The disappointing report came as nonstore retail sales—which includes online activity—fell, along with sales of electronics & appliances and food & beverages, while activity at food services & drinking places and department stores also dropped. However, sales of motor vehicles, building materials, clothing and gasoline all posted gains. The data shows the impact of the reinstated COVID-19 measures aimed at containing the resurging virus cases, while likely illustrating the sense of urgency of delivering further fiscal relief that President-elect Joe Biden detailed last night in his $1.9 trillion plan.
Inflation still tame
The Producer Price Index (PPI) showed prices at the wholesale level in December rose 0.3% m/m, below forecasts of a 0.4% gain and compared to November's unrevised 0.1% increase. The core rate, which excludes food and energy, increased 0.1% m/m, south of estimates of a 0.2% rise and matching November's unadjusted increase. Y/Y, the headline rate was 0.8% higher, in line with projections to match the prior month's unadjusted gain. The core PPI increased 1.2% y/y last month, below estimates of a 1.3% increase, and compared to November's unrevised 1.4% rise.
Consumer sentiment declines again
The January preliminary University of Michigan Consumer Sentiment Index (chart) declined to 79.2 versus expectations of a dip to 79.5 from December's 80.7 reading. The larger-than-expected decrease for the index came as both the current conditions and the expectations portions of the index declined. The 1-year inflation forecast jumped to 3.0% from December's 2.5% rate, and the 5-10 year inflation forecast increased to 2.7% from December's 2.5% level.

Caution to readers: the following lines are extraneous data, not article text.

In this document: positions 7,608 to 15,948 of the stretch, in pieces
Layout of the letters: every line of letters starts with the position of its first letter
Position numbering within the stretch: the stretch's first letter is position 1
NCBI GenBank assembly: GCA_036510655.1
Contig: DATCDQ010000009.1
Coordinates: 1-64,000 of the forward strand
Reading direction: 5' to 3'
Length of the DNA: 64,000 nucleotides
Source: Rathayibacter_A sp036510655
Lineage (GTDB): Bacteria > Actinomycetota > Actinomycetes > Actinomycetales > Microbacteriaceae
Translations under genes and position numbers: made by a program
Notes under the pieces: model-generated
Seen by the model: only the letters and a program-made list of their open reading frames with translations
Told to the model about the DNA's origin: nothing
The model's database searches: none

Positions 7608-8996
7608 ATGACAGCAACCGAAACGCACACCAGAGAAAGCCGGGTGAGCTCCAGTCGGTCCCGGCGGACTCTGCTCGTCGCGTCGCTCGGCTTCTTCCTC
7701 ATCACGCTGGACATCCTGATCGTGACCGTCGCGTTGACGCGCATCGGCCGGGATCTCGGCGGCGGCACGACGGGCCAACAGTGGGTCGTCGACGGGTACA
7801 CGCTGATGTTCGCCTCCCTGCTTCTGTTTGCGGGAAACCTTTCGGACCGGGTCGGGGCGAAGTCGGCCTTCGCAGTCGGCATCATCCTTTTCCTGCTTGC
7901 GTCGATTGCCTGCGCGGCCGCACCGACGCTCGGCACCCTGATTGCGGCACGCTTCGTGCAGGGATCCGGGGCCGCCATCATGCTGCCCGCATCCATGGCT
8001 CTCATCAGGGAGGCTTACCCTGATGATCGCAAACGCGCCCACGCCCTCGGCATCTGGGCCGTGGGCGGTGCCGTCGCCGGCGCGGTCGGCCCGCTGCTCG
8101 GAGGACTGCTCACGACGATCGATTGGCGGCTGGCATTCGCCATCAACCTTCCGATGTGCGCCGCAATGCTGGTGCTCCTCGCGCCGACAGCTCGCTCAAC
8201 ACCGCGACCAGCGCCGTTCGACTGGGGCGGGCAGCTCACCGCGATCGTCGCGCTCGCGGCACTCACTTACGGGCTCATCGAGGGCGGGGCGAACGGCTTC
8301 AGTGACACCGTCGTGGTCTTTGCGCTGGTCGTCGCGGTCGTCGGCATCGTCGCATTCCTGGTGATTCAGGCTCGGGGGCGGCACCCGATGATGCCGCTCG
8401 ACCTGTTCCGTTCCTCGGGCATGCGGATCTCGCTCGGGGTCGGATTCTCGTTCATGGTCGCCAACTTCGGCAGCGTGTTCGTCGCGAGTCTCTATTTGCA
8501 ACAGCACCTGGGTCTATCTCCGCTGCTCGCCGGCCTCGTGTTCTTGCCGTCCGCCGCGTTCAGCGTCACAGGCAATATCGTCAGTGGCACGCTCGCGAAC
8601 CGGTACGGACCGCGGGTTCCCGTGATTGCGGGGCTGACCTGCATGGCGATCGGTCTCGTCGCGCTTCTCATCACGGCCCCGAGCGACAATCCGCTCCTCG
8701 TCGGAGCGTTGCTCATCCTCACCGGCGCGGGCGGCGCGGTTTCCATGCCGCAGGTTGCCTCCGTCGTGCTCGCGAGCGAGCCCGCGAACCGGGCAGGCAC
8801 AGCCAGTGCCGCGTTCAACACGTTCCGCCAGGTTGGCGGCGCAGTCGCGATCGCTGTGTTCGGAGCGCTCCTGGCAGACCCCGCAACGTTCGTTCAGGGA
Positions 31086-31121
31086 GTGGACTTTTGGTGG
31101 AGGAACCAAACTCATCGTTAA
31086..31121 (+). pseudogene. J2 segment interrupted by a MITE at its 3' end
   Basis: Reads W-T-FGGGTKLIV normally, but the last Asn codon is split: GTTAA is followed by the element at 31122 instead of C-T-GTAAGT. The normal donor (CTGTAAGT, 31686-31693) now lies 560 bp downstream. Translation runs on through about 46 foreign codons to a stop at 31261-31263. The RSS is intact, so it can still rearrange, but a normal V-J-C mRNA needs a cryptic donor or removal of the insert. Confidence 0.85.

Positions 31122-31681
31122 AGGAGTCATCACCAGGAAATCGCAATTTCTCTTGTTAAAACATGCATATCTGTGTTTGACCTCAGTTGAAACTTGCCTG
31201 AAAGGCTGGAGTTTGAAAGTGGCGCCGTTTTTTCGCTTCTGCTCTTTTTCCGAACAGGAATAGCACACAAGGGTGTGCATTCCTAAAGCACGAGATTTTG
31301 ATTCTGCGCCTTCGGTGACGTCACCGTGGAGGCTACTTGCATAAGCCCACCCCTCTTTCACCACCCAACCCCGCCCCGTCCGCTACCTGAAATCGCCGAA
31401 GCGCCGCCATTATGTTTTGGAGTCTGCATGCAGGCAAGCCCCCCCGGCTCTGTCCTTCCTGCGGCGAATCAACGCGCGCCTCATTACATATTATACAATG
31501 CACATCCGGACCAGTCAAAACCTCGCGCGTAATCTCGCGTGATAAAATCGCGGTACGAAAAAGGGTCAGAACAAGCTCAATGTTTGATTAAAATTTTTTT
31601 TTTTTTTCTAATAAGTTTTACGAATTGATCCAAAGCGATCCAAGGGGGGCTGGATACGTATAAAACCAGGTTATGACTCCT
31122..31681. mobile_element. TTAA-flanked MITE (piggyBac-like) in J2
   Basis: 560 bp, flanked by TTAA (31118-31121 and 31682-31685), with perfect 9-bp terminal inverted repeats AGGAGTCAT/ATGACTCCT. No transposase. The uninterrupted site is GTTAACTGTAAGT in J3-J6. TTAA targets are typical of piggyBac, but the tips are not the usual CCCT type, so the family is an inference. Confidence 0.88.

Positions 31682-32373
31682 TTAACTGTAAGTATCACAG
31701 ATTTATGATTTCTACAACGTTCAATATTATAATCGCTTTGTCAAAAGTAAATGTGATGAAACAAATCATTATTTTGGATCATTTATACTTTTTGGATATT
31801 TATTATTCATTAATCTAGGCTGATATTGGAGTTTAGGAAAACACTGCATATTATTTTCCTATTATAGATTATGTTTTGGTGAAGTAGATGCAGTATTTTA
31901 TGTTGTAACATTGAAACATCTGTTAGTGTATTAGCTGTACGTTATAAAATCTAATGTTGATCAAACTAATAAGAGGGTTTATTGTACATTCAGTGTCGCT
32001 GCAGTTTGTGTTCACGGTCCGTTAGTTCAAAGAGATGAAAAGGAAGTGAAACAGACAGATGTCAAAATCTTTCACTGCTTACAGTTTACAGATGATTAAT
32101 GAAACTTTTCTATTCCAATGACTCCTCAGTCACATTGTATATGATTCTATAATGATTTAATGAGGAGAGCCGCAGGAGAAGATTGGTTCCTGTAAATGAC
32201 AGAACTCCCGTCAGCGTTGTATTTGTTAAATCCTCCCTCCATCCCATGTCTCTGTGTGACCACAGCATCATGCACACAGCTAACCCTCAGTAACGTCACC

Industrial production up
The Federal Reserve's industrial production rose 1.6% m/m in December, comfortably above estimates of a 0.5% gain, and versus November's upwardly-revised 0.5% increase. Manufacturing and mining output both rose solidly, accompanying a jump in utilities production. Capacity utilization increased to 74.5% versus forecasts calling for a modest gain to 73.6% from the prior month's upwardly-revised 73.4% rate. Capacity utilization is 5.3 percentage points below its long-run average.
The Empire Manufacturing Index, a measure of activity in the New York region, declined to 3.5 in January from 4.9 in December, and below forecasts of a rise to 6.0. However, a reading above zero denotes growth. The report marks the seventh-straight month of expansion, as employment growth decelerated but the expansion in new orders accelerated.